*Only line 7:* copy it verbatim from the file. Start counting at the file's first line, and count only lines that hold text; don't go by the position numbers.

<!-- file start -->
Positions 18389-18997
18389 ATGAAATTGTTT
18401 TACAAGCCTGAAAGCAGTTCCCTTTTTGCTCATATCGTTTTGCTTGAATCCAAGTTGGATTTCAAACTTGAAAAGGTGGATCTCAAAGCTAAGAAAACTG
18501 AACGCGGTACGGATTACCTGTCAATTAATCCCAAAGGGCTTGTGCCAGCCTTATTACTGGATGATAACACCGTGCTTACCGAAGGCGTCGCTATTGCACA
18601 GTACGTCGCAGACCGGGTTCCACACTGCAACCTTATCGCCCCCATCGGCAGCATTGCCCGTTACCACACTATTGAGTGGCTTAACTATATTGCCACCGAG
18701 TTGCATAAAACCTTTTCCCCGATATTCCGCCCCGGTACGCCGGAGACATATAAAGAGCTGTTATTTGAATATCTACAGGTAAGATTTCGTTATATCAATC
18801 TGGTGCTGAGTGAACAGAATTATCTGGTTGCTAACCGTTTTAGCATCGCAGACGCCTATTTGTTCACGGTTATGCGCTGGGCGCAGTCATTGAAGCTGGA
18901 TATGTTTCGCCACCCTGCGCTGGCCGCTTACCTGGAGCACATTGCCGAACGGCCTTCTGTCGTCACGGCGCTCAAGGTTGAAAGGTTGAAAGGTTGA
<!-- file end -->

18801 TGGTGCTGAGTGAACAGAATTATCTGGTTGCTAACCGTTTTAGCATCGCAGACGCCTATTTGTTCACGGTTATGCGCTGGGCGCAGTCATTGAAGCTGGA